In addition to imagism, “A War Film” experiments with a new form. The poem’s structure closely represents a war film. The short introductory stanza and the quick stanza following represent the basic introductory elements in most film: the characters, setting, and situation are introduced, followed by a quick turn of events which sets the plot into motion. The next stanza is over twice the length of any of the others, representing the plot, or in this case, battle. The last stanza, medium length, occurs after the plot or battle similarly to the conclusion of a film or aftermath of a battle. The poem’s most intense words occur at the end of the long stanza, around the climax speaking of going “To War. Tortured,/Torn. /Slain./Rotting in No Man’s Land, out in the rain” (22-24). The poem itself mirrors its subject while using sharp and clear images, featuring the typical elements of modernism.

“The Love Song of J. Alfred Prufrock”and Decadence

The Decadence period was characterized by a decline in morality and increase in refined taste, luxury, and pleasure. “The Love Song of J.Alfred Prufrock” begins by setting the scene in a bustling city during the evening. The persona observes various elements of the scene such as the “one-night cheap hotels” and the “restaurants with oyster shells”, and his inclusion of these particular places hints at decadence. He specifically mentions places of self indulgence (food from the restaurant) and pleasure (one night stands at the hotels), and these ideas illustrate a transition from morality to luxury and self-centered concern. The idea of Decadence continues when the persona begins to talk about going to a party. The phrase “In the room the women come and go / Talking of Michelangelo” shows that parties centered around discussion of classical art and relates to the refined tastes of decadence. However, here the poem begins to diverge from decadent ideals. The previously mentioned phrase is repeated in the poem, implying a sense of redundant monotony. Prufrock is also extremely reluctant to enter the party, showing his aversion to that setting and his insecurity. Prufrock seems to disapprove of decadence, and his disapproval only strengthens throughout the poem. He keeps listing trivial, surface details of his life (“After the sunsets and the dooryards and the sprinkled streets”) to illustrate how dull and meaningless decadent life is. The persona has a deep love for someone that goes beyond the petty indulgences and beliefs of Decadence and, as he chooses not to act on his feelings, this voluntary abstinence from sex and happiness conflicts greatly with the beliefs of Decadent writers.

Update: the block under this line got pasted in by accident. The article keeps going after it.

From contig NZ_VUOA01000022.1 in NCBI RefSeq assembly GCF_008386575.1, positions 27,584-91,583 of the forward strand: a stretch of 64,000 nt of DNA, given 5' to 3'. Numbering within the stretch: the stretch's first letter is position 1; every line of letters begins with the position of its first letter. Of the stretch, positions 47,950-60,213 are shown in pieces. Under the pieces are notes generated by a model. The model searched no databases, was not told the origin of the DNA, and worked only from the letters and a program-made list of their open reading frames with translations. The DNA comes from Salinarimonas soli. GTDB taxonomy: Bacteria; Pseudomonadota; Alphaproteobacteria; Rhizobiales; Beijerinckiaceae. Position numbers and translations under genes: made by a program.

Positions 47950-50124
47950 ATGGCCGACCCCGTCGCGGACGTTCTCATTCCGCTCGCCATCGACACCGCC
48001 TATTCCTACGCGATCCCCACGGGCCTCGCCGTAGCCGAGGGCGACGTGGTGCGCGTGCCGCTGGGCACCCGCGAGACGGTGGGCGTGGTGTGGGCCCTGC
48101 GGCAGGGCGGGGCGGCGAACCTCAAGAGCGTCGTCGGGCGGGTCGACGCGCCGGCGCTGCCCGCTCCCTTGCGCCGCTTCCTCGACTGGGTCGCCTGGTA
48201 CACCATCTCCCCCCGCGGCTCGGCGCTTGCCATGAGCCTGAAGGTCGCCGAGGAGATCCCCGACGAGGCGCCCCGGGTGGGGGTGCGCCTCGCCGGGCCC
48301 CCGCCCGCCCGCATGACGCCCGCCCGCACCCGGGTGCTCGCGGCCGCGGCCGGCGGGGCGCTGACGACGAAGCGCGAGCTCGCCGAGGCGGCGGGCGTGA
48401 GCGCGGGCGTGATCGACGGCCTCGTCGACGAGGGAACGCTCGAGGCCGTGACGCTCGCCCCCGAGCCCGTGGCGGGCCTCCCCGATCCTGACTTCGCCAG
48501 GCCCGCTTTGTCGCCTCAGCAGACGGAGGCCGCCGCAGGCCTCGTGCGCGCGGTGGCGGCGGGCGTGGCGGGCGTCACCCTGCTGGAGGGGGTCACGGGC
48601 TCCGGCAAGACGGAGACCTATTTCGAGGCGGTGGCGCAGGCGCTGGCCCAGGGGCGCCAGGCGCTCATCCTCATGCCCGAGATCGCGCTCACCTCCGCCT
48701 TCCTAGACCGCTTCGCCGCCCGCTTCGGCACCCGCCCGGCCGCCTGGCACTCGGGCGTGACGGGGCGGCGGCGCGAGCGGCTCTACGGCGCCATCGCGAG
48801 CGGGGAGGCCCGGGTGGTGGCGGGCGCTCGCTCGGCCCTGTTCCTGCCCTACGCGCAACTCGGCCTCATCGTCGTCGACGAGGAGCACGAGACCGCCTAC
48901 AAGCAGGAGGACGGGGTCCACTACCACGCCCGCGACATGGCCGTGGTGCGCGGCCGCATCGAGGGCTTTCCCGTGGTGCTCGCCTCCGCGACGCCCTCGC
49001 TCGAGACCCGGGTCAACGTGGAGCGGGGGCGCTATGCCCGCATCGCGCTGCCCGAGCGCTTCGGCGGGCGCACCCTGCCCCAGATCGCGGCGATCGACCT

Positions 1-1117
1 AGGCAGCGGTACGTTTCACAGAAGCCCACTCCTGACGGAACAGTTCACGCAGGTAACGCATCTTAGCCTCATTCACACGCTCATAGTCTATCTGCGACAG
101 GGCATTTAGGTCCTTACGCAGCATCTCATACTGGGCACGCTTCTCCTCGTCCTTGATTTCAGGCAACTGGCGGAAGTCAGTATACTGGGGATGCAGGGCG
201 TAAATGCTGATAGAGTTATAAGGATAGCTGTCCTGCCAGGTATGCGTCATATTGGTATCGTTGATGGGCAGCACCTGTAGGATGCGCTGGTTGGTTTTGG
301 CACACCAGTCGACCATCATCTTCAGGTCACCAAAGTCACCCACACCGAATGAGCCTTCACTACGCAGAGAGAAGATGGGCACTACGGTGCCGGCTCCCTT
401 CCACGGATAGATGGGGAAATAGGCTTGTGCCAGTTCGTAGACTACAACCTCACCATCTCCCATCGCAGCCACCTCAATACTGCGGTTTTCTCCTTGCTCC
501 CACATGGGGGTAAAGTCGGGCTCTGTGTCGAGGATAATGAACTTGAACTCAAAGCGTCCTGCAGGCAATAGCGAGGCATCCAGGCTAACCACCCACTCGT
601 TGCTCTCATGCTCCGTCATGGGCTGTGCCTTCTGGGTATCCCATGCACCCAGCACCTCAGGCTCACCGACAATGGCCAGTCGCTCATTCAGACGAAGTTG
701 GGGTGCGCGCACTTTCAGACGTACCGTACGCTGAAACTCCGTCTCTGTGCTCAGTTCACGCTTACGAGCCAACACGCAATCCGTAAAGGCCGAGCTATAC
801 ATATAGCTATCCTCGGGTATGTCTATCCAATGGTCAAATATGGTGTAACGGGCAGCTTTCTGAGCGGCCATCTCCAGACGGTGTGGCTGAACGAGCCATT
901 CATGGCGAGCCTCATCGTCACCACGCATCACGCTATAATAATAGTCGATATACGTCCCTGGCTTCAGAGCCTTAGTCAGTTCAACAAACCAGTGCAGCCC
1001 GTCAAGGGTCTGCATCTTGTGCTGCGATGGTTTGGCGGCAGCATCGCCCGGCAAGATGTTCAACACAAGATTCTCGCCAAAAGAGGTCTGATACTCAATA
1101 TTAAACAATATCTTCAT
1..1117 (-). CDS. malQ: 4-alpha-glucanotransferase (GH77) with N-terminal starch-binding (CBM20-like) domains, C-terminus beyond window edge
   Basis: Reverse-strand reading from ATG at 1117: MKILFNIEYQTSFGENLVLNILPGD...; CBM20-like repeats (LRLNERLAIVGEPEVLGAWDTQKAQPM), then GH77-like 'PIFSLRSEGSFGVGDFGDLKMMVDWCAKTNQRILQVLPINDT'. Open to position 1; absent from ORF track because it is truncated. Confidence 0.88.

The Love Song of J. Alfred Prufrock

T.S. Eliot’s poem, “The Love Song of J. Alfred Prufock”, contains elements that coincide with Decadence and that diverge from it. One commonality between the two can be found in Eliot’s attention to surface details. He writes, “Have known the evenings, mornings, afternoons, I have measured out my life with coffee spoons;” so as to say that something as trivial as a coffee spoon is how he is counts his entire life. He says too, “Shall I part my hair behind? Do I dare to eat a peach?” This brings importance to things that are purely surface details. We  also see sophistication of taste when Eliot writes, “Talking of Michelangelo”, “the taking of toast and tea”, “the cups, the marmalade, the tea, among the porcelain”, and “my morning coat, my collar mounting firmly to the chin, my necktie rich and modest, but asserted by a simple pin.” These kind of sophisticated appearances of taste is common in Decadent writing, but I believe Eliot is using them in a much different way than, say, Wilde would. Wilde would perhaps say that taste and pleasure are more important than morality, but Eliot is using these examples of taste as a way to say that not even taste matters. We can find this when he writes, “I am no prophet- and here’s no great matter.”

Contrasting with Decadence and the sophistication of taste, however, we see Eliot write of things considered ordinary or even low-class. He writes of “sawdust restaurants with oyster-shells” and “the pools that stand in drains”. He also mocks those who speak with sophistication when he writes, “Full of high sentence, but a bit obtuse; At times, indeed, almost ridiculous-” and this is purposely meant to contrast with the examples of high taste mentioned above. He, like the modern age itself, is bringing “common” life into the “sophisticated” life. This is seen heavily through the food he mentions, alluding to the modern availability of varying kinds of food to the lower classes in cheaper ways.